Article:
Tuesday, 4 March 2014

Read First, Then Write

Bullet in the Brain is a weirdly funny piece of writing by Tobias Wolff. In an attempt to get our students to write more prose, Kate asked us to read it before this session, and I was entranced by the detail and beauty of such a dark piece of writing. It is about a pretentious book critic who, when confronted with a gun, regresses into sarcasm rather than submitting in silence. The result is a bullet in the brain, and Wolff details the final moments of Anders' life, recounting the memories that come to the fore of his mind.

As a group, I think we struggle to write prose, feeling more comfortable with poetry. To loosen us up, Kate started us with writing about memories (it was up to us whether they were from our own experience or imaginary), prompting us with starter sentences like, "I remember the grass..." or "I remember the sea...". In Wolff's piece, he lists all the things that Anders does not remember before detailing one seemingly insignificant memory, which is the last thing he thinks about before he dies. So Kate advised us to use a similar style, pinpointing a unique, unusual moment for our characters to be thinking about.

A lot of the pieces were rather dark, probably due to using Wolff as inspiration. Many recounted suicides or deaths, from jumping off a bridge to waking from an overdose, though we also had some more optimistic writing in the group. But all the memories, fictional or otherwise, were magical, written to make the tiniest detail become powerful and emotive.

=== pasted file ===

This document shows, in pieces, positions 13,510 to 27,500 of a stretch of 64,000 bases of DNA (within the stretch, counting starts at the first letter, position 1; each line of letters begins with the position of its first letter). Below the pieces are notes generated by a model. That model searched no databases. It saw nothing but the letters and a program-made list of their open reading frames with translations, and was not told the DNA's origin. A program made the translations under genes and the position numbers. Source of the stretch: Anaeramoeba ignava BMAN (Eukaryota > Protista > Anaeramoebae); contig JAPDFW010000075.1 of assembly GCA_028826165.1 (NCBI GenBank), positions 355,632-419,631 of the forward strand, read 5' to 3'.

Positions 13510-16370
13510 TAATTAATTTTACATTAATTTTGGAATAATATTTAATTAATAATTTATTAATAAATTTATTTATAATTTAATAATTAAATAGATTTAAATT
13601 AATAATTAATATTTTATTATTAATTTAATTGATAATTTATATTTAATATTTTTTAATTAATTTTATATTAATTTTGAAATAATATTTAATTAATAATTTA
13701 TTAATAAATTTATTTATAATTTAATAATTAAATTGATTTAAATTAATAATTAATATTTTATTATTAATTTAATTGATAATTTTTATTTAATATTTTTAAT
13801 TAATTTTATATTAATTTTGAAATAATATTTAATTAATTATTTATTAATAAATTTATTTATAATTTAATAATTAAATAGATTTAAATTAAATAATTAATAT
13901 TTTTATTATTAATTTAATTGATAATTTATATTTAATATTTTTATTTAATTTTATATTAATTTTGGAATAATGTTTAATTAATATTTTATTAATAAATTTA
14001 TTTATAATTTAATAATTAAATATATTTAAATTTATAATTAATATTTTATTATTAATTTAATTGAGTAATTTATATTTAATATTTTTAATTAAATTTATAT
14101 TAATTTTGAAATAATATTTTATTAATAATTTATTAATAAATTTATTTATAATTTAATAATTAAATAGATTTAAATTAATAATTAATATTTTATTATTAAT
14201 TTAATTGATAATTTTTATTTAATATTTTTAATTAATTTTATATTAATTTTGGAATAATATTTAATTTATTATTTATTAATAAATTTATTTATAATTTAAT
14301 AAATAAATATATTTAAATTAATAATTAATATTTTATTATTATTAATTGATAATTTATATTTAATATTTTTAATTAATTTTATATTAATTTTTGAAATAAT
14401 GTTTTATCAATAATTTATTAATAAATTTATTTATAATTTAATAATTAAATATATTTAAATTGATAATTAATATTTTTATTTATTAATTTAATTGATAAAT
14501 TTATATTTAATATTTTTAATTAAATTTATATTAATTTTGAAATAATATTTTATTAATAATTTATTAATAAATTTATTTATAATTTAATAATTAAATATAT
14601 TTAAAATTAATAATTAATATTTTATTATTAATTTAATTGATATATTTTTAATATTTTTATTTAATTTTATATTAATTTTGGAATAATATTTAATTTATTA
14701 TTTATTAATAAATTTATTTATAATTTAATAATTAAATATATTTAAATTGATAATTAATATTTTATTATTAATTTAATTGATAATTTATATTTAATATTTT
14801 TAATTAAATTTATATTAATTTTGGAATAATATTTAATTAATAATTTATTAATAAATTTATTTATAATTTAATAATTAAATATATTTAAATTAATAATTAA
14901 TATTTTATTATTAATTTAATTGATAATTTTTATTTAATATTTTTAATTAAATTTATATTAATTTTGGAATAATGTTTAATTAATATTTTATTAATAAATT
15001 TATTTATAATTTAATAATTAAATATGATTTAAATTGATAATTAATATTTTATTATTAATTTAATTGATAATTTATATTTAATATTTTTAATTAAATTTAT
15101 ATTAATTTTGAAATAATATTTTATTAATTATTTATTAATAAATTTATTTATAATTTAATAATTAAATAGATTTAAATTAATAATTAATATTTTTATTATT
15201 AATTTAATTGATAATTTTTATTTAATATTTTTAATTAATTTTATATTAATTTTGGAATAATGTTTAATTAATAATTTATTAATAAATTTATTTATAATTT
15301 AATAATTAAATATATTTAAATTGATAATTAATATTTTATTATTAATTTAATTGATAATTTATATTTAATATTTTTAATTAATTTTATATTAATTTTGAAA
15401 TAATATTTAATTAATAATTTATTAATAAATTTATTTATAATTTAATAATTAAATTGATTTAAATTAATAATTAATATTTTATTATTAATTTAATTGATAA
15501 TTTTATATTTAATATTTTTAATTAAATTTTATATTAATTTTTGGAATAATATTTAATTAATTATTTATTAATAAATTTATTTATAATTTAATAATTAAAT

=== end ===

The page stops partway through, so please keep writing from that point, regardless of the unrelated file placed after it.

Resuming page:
Even Miss Woolley managed to write something serious!

Kate has challenged the young writers to expand on this writing, turning it into a short story. Since we only have an hour or so each week, it is impossible for the young writers to create anything particularly long in that time: today's pieces were about 500 words. Plus, some of our students have a habit of leaving a piece to fester and not adding to it - either because they think it is complete or because they are embarrassed to read over their own work - but we are trying to encourage them to look at the writing of prose as they do poetry, as an ongoing process of revision and improvement. So hopefully, we will have some marvelous pieces of prose to read soon. It is brilliant to see the students so quickly inspired by a piece of prose!

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